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How Credit Cards Work

How Credit Cards Work

There are many credit card companies trying to give you credit. Before you take that new T-shirt or water bottle, you should be aware of a few important facts.

You get credit by promising to pay in the future for something you receive in the present. It is the consumer's ability to assure the lender that the money will be repaid.

Credit is a convenience. It lets you charge a meal on your credit card, pay for an appliance on the installment plan, take out a loan to buy a house, or pay for schooling or vacations. With credit, you can enjoy your purchase while you are paying for it or you can make a purchase when you are lacking ready cash.

But there also are strings attached to credit. It is essential that one know the dangers of credit abuse. What is borrowed must be paid back.

If you are thinking of borrowing or opening a credit account, your first step should be to figure out how much it will cost you and whether you can afford it.

All creditors, whether it is a bank, credit card company, retail store, or car dealer, must state the cost of their credit in terms of the finance charge and the Annual Percentage Rate (APR).

  • The finance charge is the total dollar amount you pay to use credit. It includes interest costs, and sometimes other costs, such as service charges.
  • The annual percentage rate (APR) is the percentage cost or relative cost of credit on a yearly basis.

Each issuing bank or lending institution sets its own interest rates and fees for credit cards. Shop around for the best deal. Do not take the first card that offers you a free gift. That free gift could cost you a lot of money, in higher interest rates and fees.

Be aware of your grace period. Most grace periods offer you the ability to pay your balance interest free. A grace period is only available if you pay your bill in full and if you are not carrying any balance from the previous month. A grace period does not apply if there is an outstanding debt.

Grace periods never apply to cash advances. Interest on cash advance starts to accrue from the very first day. Plus, some institutions charge an extra 2 percent or more for a cash advance. This is in addition to the regular interest rate.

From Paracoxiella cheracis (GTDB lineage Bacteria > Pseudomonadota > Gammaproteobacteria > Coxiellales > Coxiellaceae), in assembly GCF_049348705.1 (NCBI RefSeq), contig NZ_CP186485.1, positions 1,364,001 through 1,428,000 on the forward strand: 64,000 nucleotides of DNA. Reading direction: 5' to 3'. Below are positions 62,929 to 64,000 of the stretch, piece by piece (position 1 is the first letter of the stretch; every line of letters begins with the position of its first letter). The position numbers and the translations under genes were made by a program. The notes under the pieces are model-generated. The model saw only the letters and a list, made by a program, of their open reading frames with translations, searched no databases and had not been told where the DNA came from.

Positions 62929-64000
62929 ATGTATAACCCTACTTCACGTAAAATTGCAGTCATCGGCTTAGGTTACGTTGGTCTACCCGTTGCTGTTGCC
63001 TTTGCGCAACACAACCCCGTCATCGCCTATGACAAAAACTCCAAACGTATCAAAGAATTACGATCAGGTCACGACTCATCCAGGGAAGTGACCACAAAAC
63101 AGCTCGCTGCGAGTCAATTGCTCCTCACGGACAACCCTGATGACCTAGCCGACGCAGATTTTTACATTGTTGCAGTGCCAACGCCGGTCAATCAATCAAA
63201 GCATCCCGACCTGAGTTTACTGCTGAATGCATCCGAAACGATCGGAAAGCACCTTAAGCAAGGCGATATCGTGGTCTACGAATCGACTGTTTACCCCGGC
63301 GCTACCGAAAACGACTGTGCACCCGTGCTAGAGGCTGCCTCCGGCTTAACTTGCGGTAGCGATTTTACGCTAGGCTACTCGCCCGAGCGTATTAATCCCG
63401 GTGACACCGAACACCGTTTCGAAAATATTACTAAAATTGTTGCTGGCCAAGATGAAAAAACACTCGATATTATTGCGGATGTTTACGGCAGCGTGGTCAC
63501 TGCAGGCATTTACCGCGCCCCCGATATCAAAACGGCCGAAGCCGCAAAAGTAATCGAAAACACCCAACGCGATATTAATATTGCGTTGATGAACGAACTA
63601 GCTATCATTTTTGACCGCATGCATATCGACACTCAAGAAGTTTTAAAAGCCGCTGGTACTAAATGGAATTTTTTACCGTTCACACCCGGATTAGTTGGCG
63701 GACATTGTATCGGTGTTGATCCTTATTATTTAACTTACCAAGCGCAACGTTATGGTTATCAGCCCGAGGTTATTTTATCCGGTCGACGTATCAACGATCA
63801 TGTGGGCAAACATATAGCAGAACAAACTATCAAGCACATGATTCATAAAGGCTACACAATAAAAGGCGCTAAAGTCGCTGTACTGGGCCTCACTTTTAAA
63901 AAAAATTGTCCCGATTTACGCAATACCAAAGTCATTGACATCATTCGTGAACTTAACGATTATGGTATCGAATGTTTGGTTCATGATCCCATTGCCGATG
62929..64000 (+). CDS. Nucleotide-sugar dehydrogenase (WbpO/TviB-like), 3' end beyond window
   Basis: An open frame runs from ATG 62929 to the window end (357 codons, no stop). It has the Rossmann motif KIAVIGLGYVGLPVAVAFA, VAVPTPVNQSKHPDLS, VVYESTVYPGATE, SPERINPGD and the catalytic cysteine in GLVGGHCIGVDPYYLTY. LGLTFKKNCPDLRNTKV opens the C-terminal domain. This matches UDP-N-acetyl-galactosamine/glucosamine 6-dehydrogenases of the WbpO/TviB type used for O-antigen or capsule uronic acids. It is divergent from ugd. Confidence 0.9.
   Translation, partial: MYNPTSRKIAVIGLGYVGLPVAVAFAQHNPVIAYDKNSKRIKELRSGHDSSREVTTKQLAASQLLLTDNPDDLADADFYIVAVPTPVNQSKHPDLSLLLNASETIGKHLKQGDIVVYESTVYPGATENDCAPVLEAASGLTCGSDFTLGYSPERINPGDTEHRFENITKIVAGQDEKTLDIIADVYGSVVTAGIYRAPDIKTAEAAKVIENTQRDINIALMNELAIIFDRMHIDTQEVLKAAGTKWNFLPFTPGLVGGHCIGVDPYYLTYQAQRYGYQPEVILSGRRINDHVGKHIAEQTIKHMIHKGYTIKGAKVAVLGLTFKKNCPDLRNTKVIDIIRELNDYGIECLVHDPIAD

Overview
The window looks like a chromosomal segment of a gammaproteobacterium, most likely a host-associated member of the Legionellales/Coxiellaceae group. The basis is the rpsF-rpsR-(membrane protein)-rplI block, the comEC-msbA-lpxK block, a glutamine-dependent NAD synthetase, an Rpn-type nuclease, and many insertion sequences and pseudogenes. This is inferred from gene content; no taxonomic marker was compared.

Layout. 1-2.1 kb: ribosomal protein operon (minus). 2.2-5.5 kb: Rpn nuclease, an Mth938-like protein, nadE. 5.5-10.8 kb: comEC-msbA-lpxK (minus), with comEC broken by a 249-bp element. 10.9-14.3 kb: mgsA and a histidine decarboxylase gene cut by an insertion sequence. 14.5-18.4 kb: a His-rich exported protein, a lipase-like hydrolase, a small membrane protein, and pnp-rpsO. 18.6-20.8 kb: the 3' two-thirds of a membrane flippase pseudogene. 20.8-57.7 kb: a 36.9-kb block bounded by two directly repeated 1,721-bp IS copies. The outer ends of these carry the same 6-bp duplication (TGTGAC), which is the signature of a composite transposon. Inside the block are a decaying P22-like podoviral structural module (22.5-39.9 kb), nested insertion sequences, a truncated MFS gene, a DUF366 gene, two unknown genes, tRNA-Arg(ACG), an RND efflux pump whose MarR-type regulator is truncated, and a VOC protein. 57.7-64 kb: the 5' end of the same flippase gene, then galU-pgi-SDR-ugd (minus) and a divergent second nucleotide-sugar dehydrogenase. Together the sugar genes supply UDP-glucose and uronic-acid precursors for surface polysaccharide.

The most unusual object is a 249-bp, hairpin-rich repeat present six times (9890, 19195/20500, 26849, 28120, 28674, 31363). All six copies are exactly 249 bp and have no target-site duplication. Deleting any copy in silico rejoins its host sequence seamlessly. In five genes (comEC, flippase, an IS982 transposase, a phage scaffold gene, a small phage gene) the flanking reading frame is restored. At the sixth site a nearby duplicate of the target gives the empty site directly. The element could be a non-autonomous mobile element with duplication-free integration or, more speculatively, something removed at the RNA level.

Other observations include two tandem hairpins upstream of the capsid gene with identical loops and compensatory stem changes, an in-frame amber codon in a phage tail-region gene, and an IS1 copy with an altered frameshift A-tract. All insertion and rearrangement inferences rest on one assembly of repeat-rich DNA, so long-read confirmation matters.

Pay as much as you can. Lenders always ask for the lowest possible payment. By paying just the minimum payment due each month, you will run up your interest charges and remain in debt.

When can too many credit cards hurt you? If you have too many credit cards, it can prevent you from getting other loans. Even with all your accounts up to date and or at a zero balance, some creditors may deny you from receiving new credit.

Potential lenders will look at your credit report. When they see how much potential credit you have, creditors may assume you would be unable to pay back your debt if you used your credit cards.

What's wrong with taking the credit card offers that are mailed to me? You may be offered a bank card through a college, a charity, or other organizations. Before applying for the card, find out if they bargained for a great deal for their members or themselves. Some organizations receive 0.5 percent of whatever you charge on the card or a payment for everyone who signs up. This may make the card more expensive for you.

A credit card only make sense if the interest rate is competitive, it has a grace period and no annual fee. If you feel you want to support your college, charity, or any other non-profit organization, donate money. At least the donation is tax deductible.

Temple University offers this consumer information as a service and does not recommend any particular credit card companies or lenders to students.